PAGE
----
You may get goosebumps far more often than you think – study

You may be experiencing goosebumps more often than you think – and not necessarily where you are used to seeing them, new research suggests.

People are not always aware of when they have goosebumps, or where on their bodies they appear, the Durham University study found.

The findings indicate that when people are reporting their experiences, there can be a difference between what their body goes through, and what they are aware of.

Goosebumps are the result of tiny muscles flexing in the skin, making hair follicles rise up slightly.

They are triggered by cold temperatures and intense emotions like fear or excitement.

Dr Jonathon McPhetres, from the department of psychology at Durham, who led the study, said: “While people might think they are aware of when they have goosebumps, our research shows this is often not the case.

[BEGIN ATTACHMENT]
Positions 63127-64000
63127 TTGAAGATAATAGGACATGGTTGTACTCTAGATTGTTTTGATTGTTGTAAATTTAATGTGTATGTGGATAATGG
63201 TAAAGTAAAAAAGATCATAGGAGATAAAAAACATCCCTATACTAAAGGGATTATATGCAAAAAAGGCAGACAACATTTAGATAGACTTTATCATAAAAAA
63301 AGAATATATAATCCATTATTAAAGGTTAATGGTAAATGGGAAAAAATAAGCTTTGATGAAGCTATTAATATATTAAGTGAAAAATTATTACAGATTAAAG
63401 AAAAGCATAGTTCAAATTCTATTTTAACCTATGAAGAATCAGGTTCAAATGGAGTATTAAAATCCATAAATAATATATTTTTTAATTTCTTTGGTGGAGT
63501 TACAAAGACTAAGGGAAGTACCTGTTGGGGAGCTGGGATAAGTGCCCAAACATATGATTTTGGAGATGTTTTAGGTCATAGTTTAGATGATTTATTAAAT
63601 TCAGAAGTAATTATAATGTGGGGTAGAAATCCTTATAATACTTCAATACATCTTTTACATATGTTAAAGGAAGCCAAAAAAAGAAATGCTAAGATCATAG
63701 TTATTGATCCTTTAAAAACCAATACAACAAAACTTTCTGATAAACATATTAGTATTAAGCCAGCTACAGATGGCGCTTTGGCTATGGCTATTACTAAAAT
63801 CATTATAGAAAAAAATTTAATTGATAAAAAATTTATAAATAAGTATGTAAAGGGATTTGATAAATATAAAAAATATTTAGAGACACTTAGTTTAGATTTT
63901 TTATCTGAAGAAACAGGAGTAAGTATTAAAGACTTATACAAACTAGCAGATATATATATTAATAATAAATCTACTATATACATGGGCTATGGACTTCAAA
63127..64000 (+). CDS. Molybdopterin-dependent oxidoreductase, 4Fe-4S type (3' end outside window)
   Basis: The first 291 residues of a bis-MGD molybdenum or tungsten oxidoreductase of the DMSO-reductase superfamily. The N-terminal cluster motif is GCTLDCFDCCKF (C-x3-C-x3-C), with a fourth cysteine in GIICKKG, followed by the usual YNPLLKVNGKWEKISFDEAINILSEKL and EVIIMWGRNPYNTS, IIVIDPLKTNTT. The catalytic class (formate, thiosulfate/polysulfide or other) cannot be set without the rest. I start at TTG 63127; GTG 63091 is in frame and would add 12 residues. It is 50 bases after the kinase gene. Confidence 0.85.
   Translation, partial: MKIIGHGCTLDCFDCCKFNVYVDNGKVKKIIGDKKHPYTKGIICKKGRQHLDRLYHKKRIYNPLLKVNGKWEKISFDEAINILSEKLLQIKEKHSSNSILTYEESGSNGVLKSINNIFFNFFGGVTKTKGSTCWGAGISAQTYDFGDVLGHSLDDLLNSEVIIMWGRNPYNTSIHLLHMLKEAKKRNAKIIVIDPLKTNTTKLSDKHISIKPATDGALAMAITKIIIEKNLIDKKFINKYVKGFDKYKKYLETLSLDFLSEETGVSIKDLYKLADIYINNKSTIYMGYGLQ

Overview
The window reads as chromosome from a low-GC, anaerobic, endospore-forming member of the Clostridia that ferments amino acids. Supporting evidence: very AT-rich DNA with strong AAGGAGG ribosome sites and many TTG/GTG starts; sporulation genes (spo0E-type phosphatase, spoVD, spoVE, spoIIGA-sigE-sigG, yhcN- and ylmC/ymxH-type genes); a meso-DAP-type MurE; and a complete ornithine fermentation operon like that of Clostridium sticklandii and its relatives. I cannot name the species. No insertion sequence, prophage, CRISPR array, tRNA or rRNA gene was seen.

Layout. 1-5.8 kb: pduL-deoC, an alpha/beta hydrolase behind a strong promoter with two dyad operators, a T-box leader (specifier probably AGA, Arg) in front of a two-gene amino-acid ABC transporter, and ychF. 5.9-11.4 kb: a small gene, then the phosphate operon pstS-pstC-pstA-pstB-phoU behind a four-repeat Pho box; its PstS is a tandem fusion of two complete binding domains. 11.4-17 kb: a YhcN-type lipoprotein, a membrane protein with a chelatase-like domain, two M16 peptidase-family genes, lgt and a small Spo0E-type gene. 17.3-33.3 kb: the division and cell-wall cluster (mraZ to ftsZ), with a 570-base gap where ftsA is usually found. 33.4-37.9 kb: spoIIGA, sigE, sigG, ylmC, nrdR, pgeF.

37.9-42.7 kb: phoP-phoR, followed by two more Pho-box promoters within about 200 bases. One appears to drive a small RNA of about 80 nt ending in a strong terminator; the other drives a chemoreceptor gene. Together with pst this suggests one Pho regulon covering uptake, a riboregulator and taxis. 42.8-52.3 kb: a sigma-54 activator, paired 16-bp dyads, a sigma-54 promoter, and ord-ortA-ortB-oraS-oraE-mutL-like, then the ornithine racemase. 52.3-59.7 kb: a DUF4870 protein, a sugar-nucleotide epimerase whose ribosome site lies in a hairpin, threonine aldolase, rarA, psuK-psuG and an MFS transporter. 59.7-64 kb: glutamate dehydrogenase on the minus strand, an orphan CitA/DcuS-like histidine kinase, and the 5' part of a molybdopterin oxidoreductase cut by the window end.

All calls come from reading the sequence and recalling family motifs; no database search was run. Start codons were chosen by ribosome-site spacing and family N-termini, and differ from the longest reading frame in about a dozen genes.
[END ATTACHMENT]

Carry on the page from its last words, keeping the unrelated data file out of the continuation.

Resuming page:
“People can have goosebumps and be unaware of it, especially if they form away from the forearm area most associated with the phenomenon.

“For psychologists, this shows the limitations of relying on self-reporting in research as there is often a disconnect between what people experience physiologically and what they are aware of.”

More than 600 people across three studies were asked to watch a range of positive video clips, including an America’s Got Talent audition and a heart-warming family advert, and press a button when they felt they had goosebumps.

At the same time, equipment recorded their skin temperature and heart rate, and observers regularly reviewed footage of their skin.

In another part of the study, people were asked to watch a video and then click on an image of the body to indicate where they thought goosebumps had appeared.

According to the findings, most of the people in the research experienced goosebumps more frequently than they were aware of and only tended to pay attention to their forearms, with many not pressing their button despite goosebumps being visibly present.

The findings are published in the Psychophysiology journal.